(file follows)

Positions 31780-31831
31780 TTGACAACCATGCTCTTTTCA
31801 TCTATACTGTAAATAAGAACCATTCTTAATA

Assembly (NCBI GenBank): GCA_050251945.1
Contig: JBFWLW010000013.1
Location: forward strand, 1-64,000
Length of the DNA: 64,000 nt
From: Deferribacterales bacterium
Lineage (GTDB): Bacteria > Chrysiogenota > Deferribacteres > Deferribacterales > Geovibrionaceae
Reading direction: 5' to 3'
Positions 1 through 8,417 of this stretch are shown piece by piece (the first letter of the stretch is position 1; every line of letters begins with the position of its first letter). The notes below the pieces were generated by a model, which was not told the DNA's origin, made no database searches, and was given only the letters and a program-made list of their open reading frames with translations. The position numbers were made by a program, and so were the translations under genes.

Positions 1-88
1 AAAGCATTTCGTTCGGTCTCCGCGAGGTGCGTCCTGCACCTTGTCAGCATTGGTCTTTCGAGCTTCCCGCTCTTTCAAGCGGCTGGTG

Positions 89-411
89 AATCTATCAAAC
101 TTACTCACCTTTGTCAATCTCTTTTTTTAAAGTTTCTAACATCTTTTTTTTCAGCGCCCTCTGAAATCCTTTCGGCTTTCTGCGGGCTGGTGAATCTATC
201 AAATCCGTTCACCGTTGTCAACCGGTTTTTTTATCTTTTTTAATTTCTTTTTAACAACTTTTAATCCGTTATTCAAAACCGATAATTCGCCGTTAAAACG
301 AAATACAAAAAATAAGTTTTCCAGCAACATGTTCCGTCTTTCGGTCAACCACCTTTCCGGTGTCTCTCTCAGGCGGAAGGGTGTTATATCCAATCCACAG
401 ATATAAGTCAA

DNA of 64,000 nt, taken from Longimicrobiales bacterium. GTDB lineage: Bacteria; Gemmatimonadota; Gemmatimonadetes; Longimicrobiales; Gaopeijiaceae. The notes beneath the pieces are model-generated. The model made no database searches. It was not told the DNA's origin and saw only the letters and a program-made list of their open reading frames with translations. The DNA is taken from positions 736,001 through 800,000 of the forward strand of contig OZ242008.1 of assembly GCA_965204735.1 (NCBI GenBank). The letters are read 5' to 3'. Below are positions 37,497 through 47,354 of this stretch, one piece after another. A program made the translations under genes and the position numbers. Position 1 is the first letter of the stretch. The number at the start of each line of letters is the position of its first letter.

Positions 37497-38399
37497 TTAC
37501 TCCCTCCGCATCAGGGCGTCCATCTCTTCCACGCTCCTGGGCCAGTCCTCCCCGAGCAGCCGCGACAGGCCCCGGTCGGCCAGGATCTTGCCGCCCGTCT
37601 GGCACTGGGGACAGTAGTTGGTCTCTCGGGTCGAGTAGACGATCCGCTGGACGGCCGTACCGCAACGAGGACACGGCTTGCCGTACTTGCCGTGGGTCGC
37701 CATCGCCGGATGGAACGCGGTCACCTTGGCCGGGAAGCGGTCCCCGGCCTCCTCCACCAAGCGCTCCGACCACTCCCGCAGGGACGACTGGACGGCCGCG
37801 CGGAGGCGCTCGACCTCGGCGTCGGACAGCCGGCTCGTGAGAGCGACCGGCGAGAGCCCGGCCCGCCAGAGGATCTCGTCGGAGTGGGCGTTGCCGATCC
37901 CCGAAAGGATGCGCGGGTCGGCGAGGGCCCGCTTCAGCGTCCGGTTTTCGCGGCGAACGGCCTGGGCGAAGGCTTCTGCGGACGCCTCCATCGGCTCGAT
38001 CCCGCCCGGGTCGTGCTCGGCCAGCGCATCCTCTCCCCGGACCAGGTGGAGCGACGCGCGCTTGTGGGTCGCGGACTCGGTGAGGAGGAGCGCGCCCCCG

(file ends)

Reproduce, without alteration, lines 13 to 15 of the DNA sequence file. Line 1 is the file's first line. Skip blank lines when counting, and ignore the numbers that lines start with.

1 AAAGCATTTCGTTCGGTCTCCGCGAGGTGCGTCCTGCACCTTGTCAGCATTGGTCTTTCGAGCTTCCCGCTCTTTCAAGCGGCTGGTG

Positions 89-411
89 AATCTATCAAAC